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Pikeman Statue
Tralee, Co. Kerry
Free to visit
Paid car parking
The Pikeman Statue in the centre of Tralee Town in County Kerry, is a memorial to the men who fought and died during the 1798 Rebellion in Ireland.

Located on Denny Street in the heart of Tralee Town, the Pikeman Statue is a well known landmark in the town. Known by the locals as The Croppy Boy, the statue is a symbol of the patriotic fighting spirit of the 1798 Rebellion. The statue is of a full length male figure atop a high limestone plinth, with a purposeful expression striding forward, pike in hand, ready to fight for freedom. The tribute panels on the plinth underneath also recognises and commemorates the risings of 1803, 1848 and 1867.

The history of the statue reveals a chequered past. Originally there was a statue commissioned in 1901 and the foundation stone was unveiled at the site in 1902 by Maud Gonne McBride. This original statue remained in place until it was destroyed by the Black and Tans in 1921. Six years later a local committee felt it was time for a replacement and commissioned local sculptor, Jerome Connor. Many years of delays and a court case necessitated a new sculptor and renowned Dublin sculptor Albert Power was approached. His version of the statue was unveiled in 1939 by Maud Gonne McBride where it still stands.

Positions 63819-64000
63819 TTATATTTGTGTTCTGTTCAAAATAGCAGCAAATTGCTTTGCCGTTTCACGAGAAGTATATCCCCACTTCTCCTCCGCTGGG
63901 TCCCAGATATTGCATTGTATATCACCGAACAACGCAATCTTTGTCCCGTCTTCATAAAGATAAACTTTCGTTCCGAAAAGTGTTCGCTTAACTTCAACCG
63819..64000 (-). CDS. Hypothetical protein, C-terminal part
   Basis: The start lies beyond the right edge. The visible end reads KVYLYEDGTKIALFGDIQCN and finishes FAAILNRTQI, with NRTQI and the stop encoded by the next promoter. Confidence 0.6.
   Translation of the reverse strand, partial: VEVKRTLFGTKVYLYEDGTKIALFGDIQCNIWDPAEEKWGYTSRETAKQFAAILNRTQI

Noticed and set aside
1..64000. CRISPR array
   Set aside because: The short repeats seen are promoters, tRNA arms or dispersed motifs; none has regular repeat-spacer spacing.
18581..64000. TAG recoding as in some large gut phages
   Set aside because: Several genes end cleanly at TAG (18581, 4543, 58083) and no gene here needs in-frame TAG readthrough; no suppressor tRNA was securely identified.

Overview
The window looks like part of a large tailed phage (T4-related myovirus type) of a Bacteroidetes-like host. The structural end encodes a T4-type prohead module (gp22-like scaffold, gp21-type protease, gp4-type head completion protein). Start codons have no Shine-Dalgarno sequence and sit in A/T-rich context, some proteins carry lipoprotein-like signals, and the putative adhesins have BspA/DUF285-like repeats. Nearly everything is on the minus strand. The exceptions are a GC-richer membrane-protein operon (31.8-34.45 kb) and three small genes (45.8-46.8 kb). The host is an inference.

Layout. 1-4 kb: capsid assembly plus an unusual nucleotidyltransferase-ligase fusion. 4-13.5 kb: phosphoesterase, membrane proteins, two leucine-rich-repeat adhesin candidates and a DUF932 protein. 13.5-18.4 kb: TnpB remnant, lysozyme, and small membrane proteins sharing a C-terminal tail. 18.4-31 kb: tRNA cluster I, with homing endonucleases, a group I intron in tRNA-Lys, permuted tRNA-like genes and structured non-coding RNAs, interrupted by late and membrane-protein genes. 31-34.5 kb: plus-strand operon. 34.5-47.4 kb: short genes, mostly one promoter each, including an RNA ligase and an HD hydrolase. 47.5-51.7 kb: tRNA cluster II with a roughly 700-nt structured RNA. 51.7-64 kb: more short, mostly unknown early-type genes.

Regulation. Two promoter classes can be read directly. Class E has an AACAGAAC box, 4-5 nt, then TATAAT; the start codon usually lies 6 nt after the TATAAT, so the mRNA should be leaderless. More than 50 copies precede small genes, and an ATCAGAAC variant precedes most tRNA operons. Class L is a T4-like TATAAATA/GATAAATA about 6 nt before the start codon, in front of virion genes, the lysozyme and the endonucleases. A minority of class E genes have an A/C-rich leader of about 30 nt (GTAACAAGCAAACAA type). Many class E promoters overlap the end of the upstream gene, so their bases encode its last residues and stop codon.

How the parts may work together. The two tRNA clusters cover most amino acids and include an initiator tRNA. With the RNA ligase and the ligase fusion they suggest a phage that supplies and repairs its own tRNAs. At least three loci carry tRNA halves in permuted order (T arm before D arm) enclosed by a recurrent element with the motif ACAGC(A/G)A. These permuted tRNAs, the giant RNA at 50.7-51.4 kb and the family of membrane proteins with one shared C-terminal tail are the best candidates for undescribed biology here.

Tips from locals

Take some time to visit the Kerry County Museum in the Ashe Memorial Hall just down the street. This fascinating venue highlights the rich heritage of County Kerry.

Contact details
The Pikeman, Denny Street,Tralee,Kerry,Republic of Ireland
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